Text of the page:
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Skiing
Skiing has a long tradition in Slovenia. Residents of the Bloke Plateau were the first in Central Europe to use skis, and in the 20th century, skiing became the Slovenian national pastime. Members of the Debeljak family in Kranj were on the forefront of many developments that left a mark on the sport not just in Slovenia but around the world (The picture is symbolic). Foto: BoBo

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A Slovenian Dynasty’s Journey from Barrels to High Tech

Slovenia Revealed
13. September 2017 ob 06:29
Ljubljana - MMC RTV SLO

Skiing has a long tradition in Slovenia. Residents of the Bloke Plateau were the first in Central Europe to use skis, and in the 20th century, skiing became the Slovenian national pastime. Members of the Debeljak family in Kranj were on the forefront of many developments that left a mark on the sport not just in Slovenia but around the world.

In the 1950s, Zvone Debeljak decided to devote his life to manufacturing skis. He was born to a family of coopers – barrel-makers. Both his father and grandfather had made barrels, but they had branched out to the manufacture of skis, which also required the mastery of curved wood. Zvone’s father even began to export skis to several European countries.

It was Zvone, however, who left a permanent mark on ski manufacturing. In the 1960s, he was among the first in Yugoslavia to make skis out of metal and won widespread acclaim for a design that featured two layers of aluminum. He moved to fiberglass a few years later – a Yugoslav first. As professional ski racers began using his equipment, skis with the Debeljak brand on them were suddenly in high demand throughout Yugoslavia.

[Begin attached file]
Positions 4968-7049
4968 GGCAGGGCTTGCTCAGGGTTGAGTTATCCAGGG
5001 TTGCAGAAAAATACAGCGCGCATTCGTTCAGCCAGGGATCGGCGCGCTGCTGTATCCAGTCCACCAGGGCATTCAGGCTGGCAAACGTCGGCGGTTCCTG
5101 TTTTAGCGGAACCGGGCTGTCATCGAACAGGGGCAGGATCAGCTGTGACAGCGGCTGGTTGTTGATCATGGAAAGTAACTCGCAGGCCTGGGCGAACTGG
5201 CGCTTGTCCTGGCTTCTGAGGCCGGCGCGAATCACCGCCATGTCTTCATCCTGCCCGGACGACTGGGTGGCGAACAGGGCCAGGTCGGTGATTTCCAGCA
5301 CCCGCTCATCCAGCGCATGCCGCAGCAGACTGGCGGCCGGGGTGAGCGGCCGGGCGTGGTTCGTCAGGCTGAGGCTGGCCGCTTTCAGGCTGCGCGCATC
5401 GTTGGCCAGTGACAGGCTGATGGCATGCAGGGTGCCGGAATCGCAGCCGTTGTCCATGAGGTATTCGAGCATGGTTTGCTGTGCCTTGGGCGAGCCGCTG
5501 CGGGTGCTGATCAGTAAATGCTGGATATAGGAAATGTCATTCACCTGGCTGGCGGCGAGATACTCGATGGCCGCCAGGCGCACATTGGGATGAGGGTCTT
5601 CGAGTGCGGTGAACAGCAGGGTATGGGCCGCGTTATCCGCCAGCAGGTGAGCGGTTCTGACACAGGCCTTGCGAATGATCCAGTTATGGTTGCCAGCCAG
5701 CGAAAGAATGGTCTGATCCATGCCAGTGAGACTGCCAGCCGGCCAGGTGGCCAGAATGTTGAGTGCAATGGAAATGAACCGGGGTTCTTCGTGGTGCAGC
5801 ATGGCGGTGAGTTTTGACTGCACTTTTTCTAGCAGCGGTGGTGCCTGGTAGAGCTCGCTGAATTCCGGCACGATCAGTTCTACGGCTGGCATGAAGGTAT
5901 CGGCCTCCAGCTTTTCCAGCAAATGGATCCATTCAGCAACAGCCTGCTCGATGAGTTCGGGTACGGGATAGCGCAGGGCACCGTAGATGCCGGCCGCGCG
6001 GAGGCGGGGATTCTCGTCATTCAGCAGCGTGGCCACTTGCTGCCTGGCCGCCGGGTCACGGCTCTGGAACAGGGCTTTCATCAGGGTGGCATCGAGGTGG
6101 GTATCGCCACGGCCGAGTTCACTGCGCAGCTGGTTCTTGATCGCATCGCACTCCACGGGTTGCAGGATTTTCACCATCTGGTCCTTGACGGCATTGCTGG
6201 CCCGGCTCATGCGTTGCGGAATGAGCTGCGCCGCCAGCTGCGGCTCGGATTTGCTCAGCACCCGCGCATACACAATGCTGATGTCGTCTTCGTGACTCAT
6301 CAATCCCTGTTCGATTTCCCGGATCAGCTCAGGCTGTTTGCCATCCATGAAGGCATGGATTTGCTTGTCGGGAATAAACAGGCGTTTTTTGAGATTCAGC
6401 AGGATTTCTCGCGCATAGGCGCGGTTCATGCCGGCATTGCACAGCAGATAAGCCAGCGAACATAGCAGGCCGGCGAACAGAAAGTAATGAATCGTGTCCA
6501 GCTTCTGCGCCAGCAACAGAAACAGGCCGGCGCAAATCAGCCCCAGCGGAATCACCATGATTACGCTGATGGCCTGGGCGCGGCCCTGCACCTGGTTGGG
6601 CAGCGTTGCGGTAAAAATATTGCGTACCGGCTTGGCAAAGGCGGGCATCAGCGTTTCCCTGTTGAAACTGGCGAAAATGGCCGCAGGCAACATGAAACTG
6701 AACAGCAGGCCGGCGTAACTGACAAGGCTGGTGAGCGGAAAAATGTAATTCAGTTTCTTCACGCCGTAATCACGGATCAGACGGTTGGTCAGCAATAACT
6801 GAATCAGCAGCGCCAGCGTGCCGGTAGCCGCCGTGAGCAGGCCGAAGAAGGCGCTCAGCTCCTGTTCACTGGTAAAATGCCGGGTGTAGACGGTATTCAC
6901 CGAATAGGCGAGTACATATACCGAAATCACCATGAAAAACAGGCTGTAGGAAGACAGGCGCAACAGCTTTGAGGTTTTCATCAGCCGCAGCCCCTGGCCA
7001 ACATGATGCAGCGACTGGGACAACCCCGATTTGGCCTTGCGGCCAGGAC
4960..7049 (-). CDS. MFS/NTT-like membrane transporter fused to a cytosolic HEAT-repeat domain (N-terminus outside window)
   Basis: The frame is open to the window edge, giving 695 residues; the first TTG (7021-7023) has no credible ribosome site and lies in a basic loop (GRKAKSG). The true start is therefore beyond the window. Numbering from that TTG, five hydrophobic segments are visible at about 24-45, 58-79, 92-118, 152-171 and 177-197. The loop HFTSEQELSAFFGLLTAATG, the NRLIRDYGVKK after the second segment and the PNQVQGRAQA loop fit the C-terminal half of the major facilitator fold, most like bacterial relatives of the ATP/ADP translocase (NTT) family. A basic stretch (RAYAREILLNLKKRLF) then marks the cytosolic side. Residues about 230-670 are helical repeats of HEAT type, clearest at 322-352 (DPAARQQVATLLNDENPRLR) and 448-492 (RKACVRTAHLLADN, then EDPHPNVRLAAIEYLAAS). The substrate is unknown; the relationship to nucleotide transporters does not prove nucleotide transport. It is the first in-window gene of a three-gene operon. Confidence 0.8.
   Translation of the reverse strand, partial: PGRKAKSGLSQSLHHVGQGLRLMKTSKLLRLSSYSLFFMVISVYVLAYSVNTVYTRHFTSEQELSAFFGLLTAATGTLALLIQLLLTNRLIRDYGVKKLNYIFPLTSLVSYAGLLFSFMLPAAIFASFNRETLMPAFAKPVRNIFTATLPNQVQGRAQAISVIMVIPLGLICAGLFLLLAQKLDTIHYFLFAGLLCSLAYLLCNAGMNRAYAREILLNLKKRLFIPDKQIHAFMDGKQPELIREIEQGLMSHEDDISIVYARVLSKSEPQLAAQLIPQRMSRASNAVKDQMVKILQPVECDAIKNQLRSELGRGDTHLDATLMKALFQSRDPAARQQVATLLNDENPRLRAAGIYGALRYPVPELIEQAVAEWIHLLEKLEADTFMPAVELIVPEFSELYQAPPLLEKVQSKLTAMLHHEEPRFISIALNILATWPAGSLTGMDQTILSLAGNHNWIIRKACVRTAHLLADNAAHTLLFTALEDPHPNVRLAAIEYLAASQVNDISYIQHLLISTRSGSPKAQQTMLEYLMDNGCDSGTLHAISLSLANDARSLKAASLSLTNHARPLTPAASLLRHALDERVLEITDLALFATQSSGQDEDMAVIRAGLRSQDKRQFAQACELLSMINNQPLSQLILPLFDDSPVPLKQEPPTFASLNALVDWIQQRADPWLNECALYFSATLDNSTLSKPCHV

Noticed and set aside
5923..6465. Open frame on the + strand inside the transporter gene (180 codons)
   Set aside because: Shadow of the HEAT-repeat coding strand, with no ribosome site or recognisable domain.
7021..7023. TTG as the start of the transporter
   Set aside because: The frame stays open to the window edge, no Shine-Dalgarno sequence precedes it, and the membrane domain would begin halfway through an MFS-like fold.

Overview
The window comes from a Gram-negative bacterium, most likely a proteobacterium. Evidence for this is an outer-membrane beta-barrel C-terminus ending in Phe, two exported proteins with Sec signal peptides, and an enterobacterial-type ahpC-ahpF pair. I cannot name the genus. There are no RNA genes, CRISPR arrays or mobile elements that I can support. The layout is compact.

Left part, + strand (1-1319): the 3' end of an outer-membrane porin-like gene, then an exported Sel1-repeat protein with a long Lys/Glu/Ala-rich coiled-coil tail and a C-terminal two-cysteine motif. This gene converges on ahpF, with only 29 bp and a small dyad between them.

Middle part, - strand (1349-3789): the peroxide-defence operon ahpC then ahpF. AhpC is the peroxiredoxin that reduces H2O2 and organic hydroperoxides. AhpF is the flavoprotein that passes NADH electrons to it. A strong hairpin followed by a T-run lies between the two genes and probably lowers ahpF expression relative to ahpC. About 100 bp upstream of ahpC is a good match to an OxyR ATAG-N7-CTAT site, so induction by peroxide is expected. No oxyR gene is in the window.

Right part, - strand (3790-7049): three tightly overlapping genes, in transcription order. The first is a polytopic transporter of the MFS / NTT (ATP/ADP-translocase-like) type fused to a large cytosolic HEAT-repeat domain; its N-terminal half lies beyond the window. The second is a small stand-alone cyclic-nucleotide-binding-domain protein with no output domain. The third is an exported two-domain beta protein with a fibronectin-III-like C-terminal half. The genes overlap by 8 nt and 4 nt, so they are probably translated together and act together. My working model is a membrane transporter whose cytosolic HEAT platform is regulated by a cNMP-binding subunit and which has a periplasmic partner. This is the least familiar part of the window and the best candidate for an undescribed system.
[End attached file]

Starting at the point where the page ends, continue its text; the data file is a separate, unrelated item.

Not content to rest on his laurels, Debeljak continued to innovate. He developed a Teflon-coated ski as well as the world’s first curved ski – anticipating modern-day carving skis by several decades. He never patented his design, which was ultimately adopted the world over, and his family-run company never received the financial rewards that his innovations deserved. Instead, he faced restrictions imposed on private enterprise by the Communist regime. To make things worse, the family’s factory was ravaged by a fire in 1968. Still, the company managed to survive as a contractor for the state-owned ski giant Elan.

Zvone’s son Drago has continued the family tradition after taking over the company in the mid-1980s. He developed an anti-vibration device that soon became a key part of the world’s top ski equipment. He also adapted to growing competition from around the world by expanding his company’s line to equipment for water skiing, skateboarding, and wakeboarding -- some of which he exports around the world. Instead of competing outright with the big players, he decided to cooperate with other companies and to focus on custom-made skis. All the time, he keeps following the latest trends and continuing the spirit of innovation that has characterized his family’s work for generations.

Jaka Bartolj